NSI Shotgun Shells
- 0 Comments
- Last updated: 23/06/2017
Nobel Sport Italia (NSI) is a relatively new line of shotgun cartridges. Italian shells seem to work in nearly any gun, of any calibre, for whatever they are intended! So, I had high hopes when two types of 1oz/28-gram load arrived, in #7.5 shot with a plastic wad from NSIs Prima line, which I imagine is aimed at the clay pigeon shooting market. Second, a #5 shot with a fibre wad, definitely a game load.
Both cartridges are in red plastic cases, with a distinctive 12mm nickel head, as opposed to the more typical brass colour most manufacturers use. The cases are of the ribbed type, commonly seen with a 6-star crimp for both, they are suitable for 70mm or 2 ¾” chambers, and as is the norm, they come in boxes of 25 in slabs (boxes) of 250.
I used both loads shooting pigeons and found them to be excellent, fast and hard hitting, whilst still being gentle to the shoulder, both cleanly took birds at expected distances, although the #5s, even though being pushed by a fibre wad, did seem to connect a little harder. On one of our simulated days at clay pigeon, I shot the 7.5s and was very pleased with the clays they broke and very convincingly at some longer shots.
I used three different 12 bores, my old trusty Benelli M1, which true to form would not cycle them, but I have yet to find an ounce load that does! Also, in my Beretta silver pigeon and the new Winchester SX4 semi-auto, which I have on test. I used half chokes with the M1 having a 28” tube and the Winchester and Beretta 30”.
In terms of velocity, both cartridges felt fast, I do not chronograph them, as I have found this to be misleading. As with rifle ammunition, despite quoted speeds, these always vary depending on the gun they are fired through, but along with that, the speed a shooter swings with and barrel length can have a marked difference on how fast the shooter perceives the cartridges to be.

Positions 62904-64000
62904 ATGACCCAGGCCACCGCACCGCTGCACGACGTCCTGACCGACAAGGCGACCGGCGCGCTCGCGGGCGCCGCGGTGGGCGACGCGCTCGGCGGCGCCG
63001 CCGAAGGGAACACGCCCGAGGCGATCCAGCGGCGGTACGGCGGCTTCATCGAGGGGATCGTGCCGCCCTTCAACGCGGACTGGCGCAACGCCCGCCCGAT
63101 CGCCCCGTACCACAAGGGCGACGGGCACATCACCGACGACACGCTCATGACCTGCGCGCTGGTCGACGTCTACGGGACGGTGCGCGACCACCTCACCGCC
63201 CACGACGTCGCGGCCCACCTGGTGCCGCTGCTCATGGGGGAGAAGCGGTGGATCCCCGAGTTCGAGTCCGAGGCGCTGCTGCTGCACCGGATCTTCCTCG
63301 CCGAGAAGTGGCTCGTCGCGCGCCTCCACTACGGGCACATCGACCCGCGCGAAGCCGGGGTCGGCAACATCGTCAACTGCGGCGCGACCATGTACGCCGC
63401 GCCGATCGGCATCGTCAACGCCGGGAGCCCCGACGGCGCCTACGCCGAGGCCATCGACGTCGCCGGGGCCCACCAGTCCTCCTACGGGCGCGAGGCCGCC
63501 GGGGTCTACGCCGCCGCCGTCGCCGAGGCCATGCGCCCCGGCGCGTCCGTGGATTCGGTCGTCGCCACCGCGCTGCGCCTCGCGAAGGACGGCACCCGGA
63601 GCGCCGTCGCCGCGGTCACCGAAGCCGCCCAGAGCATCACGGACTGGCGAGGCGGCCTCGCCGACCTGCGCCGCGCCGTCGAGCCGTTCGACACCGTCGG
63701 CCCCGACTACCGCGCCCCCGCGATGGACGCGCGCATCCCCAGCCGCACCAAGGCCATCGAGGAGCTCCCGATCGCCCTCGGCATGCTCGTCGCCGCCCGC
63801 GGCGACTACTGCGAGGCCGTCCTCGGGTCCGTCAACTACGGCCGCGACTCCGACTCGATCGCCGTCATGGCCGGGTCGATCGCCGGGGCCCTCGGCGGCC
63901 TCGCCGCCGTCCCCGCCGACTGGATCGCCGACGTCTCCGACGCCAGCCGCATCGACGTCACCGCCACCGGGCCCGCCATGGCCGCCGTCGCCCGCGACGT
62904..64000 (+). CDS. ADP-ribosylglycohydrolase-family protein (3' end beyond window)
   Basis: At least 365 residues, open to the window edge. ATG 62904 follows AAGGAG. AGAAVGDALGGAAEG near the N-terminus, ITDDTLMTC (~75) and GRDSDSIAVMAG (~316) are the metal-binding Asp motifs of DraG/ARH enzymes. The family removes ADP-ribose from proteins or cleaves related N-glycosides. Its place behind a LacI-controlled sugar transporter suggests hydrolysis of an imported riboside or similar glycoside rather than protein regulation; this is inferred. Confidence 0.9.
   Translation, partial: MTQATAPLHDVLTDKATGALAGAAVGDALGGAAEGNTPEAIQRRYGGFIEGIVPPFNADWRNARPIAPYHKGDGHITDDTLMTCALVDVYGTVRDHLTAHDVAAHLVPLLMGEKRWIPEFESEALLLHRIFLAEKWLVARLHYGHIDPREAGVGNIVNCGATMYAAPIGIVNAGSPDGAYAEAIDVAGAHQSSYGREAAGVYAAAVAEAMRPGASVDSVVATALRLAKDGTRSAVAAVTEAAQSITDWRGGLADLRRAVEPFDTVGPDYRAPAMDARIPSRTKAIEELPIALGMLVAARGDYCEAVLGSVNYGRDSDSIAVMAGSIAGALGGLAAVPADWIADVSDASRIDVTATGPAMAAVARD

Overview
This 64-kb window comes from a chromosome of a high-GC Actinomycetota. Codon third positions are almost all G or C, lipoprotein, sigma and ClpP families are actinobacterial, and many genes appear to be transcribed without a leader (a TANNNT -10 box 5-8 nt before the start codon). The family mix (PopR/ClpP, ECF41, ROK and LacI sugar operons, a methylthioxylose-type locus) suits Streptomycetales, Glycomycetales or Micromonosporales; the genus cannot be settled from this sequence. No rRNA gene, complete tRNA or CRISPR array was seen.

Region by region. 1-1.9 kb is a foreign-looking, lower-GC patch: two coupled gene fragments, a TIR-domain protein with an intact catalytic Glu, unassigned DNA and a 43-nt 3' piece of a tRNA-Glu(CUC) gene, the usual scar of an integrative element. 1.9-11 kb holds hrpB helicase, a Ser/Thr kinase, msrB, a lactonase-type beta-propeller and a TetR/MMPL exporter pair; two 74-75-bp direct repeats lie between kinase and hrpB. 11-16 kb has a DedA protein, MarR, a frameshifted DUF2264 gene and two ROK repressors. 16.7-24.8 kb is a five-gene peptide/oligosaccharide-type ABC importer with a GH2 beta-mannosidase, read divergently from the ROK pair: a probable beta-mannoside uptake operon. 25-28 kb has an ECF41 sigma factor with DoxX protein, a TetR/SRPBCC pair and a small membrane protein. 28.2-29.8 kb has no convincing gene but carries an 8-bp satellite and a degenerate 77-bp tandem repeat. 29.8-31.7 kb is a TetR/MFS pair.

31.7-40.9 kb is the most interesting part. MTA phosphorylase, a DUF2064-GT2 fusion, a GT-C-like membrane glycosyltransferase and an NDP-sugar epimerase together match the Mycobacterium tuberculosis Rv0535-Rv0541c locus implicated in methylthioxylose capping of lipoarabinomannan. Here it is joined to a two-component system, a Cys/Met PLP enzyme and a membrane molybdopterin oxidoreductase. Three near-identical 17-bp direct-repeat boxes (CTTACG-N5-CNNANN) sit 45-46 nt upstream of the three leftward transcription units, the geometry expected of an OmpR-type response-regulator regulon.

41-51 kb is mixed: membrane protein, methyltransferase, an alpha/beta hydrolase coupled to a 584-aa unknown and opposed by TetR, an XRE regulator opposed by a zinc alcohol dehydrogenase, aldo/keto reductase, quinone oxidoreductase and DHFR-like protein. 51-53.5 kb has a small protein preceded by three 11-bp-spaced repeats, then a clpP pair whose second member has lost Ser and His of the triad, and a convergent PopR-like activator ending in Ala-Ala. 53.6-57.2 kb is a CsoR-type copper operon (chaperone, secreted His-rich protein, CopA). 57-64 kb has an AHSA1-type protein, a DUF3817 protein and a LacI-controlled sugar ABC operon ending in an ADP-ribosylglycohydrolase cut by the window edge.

I patterned at 30 yards, and as can be seen, the fibre wadded #5s shot considerably tighter than the plastic wadded #7.5s, which was surprising to say the least! So, I repeated the exercise the following day and found the results to be the same. Why this should be I do not know, as the accepted norm is that plastic wads shoot a tighter pattern than fibres. The fibre wad put 16 pellets in the rectangle and a further 31 in the circle, whereas the plastic wad put five in the rectangle and a further 31 in the circle.
The rectangle in the centre is 4” x 6”, with a 12” circle, I know this is not the norm for a pattern plate but I find it represents a more realistic picture of the areas we need to get pellets into to achieve a clean kill, or break a clay! Overall. I was impressed by both cartridges and being sensibly priced at around £249 per thousand I am sure you won’t be disappointed with them! Hopefully, I will get my hands on some of the 29-gram fibre wad loads, as they look the business. Fibre wads have to be the way to go if we are to act as responsible shooters and keep our beloved countryside clean and tidy!